At science fairs, students get to travel the world, gain research experience, and make new friends. Oh, yeah, and then there are the prizes.
Every spring, more than 1,000 high school students from around the world compete for millions of dollars in scholarships and other prizes at the Intel International Science and Engineering Fair (ISEF). But prizes aren't the competition's only draw.
Science projects are great opportunities to build real-life research experience. And once students experience science fair success, they have opportunities to travel. Along the way, they make friends whom they often see from one competition to the next.
At the 2007 ISEF in Albuquerque, N.M., for example, 25 of the 1,500-plus participants were once finalists in the Discovery Channel Young Scientist Challenge (DCYSC), which is held in Washington, D.C. every fall.
Nick Ekladyous (far left) and teammates explored Albert Einstein's theory of relativity at the DCYSC in 2004.
|Richard Cho, DCYSC|
At DCYSC, 40 of the nation's top middle school science students work in groups to tackle challenges with a scientific theme. They are judged on their problem-solving, teamwork, and communication skills.
Their experiences at DCYSC, say these 25 science fair veterans, have served them well at ISEF.
"DCYSC helped us learn how to present our ideas to adults," says Sasha Rohret, a 17-year-old senior at the Keystone School in San Antonio, Texas.
At ISEF 2007, Sasha presented the results of her ongoing research on the possibility of growing plants on Mars.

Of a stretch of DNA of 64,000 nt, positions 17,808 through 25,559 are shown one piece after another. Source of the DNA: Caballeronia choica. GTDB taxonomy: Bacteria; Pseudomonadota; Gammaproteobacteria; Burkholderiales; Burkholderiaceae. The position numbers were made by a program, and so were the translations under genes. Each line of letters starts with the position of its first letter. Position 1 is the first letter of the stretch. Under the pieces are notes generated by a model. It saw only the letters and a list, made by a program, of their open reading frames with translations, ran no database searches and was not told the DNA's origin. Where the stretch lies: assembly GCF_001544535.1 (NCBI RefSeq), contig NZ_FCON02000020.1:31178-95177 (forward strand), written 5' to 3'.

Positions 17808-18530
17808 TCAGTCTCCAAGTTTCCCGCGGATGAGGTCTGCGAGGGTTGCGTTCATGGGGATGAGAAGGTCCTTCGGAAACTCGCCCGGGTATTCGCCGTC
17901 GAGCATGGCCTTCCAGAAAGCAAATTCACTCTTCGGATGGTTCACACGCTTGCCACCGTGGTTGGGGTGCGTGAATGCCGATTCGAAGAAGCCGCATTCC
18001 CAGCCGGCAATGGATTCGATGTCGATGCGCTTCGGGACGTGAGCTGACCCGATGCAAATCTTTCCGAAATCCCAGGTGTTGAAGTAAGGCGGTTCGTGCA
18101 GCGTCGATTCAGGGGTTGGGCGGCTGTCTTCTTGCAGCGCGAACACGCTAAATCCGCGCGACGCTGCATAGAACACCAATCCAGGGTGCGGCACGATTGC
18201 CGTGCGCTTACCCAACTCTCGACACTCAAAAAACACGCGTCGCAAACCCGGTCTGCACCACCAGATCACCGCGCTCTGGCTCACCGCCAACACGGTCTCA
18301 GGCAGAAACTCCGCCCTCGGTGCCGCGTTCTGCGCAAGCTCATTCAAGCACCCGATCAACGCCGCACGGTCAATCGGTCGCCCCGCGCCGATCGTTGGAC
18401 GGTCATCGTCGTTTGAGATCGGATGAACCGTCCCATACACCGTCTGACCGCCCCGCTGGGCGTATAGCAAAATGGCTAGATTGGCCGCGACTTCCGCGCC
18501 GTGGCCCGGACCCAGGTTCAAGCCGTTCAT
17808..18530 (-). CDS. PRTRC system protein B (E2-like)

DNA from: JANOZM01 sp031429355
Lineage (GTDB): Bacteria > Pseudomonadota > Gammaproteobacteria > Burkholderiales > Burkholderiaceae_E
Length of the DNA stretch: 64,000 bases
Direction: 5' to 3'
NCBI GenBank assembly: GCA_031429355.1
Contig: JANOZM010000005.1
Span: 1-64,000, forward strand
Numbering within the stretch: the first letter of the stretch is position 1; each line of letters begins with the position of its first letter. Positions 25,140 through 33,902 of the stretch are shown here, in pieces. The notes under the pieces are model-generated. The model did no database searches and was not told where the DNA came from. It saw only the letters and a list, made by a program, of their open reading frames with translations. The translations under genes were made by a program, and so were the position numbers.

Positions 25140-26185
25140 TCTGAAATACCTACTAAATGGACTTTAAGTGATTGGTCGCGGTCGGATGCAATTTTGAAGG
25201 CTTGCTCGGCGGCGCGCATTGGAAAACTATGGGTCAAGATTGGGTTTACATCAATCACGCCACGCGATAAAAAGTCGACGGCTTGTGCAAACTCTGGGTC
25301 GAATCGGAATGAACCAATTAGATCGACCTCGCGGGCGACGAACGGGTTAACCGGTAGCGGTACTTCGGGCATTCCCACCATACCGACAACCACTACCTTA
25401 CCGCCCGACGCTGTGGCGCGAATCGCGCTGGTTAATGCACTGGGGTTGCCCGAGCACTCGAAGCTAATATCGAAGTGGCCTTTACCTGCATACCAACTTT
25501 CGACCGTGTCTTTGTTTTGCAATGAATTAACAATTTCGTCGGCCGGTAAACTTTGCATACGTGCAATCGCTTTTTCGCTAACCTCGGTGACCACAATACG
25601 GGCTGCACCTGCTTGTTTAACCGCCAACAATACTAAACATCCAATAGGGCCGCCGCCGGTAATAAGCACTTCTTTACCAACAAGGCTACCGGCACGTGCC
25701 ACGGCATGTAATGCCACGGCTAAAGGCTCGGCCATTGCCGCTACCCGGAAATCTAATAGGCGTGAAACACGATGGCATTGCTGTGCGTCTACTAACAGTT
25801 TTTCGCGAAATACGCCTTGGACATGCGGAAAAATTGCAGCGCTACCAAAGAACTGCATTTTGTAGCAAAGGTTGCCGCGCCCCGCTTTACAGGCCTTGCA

"I [also] got a lot of experience with the scientific method," she says. "I had to work in groups with people I didn't know."
From science fairs to Mars
At this year's ISEF, Sasha presented the results of her 4-year (and counting) study that explores the possibility of growing plants on Mars. She got the idea after seeing a television program about the Mars rovers, robotic spacecraft that landed on the Red Planet in 2004. Sasha was an eighth-grader at the time.
The program said that if people ever wanted to live on Mars, they would need to learn how to grow food there. The idea captured Sasha's imagination, and her work on the subject has already earned her one trip to DCYSC and three trips to ISEF.
For her experiments, Sasha has grown plants in volcanic soil that resembles Martian soil. She puts the plants in airtight, gas-filled tanks that mimic the atmospheres of Mars and Earth.
Over 4 years of research, Sasha has meticulously measured how plants might grow on the Red Planet under a variety of soil and atmospheric conditions.
|Courtesy of Sasha Rohret|
Over the years, she has discovered that the relatively large proportion of carbon dioxide (CO2) in the Martian atmosphere is the biggest obstacle to growing plants there. The gas makes up about 97 percent of Mars' atmosphere, compared with less than 0.05 percent of the atmosphere on Earth.
Mars' atmosphere is also thinner than Earth's, so more of the sun's radiation hits Mars' surface, Sasha says. Extra radiation is tough on plants.